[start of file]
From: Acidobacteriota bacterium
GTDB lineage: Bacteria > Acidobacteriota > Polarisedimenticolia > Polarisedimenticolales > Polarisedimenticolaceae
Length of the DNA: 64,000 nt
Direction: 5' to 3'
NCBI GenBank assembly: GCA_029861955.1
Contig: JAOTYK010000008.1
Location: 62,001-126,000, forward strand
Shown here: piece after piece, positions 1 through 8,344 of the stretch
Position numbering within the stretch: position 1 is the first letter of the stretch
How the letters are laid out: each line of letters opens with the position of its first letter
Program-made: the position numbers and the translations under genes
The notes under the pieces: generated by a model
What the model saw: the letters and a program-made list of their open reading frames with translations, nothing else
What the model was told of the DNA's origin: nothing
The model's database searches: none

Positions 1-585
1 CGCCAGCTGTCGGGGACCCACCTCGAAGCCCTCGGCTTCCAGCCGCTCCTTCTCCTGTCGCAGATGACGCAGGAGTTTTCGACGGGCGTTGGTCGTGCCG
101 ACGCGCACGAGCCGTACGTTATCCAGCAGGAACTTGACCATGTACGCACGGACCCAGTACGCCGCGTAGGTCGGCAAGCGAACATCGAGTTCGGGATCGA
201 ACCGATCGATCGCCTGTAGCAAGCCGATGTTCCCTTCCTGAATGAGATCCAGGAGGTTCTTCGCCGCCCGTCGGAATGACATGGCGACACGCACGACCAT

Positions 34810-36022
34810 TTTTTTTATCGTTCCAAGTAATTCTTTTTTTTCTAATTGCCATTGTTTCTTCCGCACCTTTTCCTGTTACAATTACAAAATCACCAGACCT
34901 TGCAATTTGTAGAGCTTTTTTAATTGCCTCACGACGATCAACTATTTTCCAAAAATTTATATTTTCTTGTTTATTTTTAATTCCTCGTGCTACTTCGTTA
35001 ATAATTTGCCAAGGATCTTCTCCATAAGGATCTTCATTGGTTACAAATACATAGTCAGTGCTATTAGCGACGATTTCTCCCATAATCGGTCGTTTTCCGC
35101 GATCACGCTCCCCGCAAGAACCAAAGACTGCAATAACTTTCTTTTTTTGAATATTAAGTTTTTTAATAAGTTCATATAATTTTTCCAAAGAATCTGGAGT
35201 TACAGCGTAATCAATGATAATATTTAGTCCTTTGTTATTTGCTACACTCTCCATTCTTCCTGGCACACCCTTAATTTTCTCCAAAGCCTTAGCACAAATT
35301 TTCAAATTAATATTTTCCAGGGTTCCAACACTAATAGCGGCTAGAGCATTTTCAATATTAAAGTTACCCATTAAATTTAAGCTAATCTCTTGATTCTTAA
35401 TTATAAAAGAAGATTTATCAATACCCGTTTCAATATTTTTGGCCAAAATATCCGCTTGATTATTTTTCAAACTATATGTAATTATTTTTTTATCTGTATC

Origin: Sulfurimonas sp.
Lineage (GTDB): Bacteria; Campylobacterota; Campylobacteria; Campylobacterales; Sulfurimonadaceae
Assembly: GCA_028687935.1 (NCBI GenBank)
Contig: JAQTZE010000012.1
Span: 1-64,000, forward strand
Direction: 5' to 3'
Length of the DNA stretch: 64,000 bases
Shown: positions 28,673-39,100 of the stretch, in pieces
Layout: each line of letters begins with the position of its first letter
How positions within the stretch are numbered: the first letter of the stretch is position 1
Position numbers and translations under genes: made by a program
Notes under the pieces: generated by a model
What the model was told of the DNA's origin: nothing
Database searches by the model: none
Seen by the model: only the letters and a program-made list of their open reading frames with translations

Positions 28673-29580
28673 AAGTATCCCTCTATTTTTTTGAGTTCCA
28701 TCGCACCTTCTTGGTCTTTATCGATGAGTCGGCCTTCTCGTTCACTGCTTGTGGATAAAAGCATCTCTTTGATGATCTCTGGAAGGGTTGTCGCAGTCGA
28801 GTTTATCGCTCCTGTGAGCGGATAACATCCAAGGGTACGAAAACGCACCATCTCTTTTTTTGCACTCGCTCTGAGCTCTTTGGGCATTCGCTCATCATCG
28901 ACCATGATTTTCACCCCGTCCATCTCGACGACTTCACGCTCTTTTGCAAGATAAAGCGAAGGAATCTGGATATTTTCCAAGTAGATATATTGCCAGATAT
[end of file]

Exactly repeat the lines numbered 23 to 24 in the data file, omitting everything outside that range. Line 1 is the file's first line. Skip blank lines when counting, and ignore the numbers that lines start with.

35001 ATAATTTGCCAAGGATCTTCTCCATAAGGATCTTCATTGGTTACAAATACATAGTCAGTGCTATTAGCGACGATTTCTCCCATAATCGGTCGTTTTCCGC
35101 GATCACGCTCCCCGCAAGAACCAAAGACTGCAATAACTTTCTTTTTTTGAATATTAAGTTTTTTAATAAGTTCATATAATTTTTCCAAAGAATCTGGAGT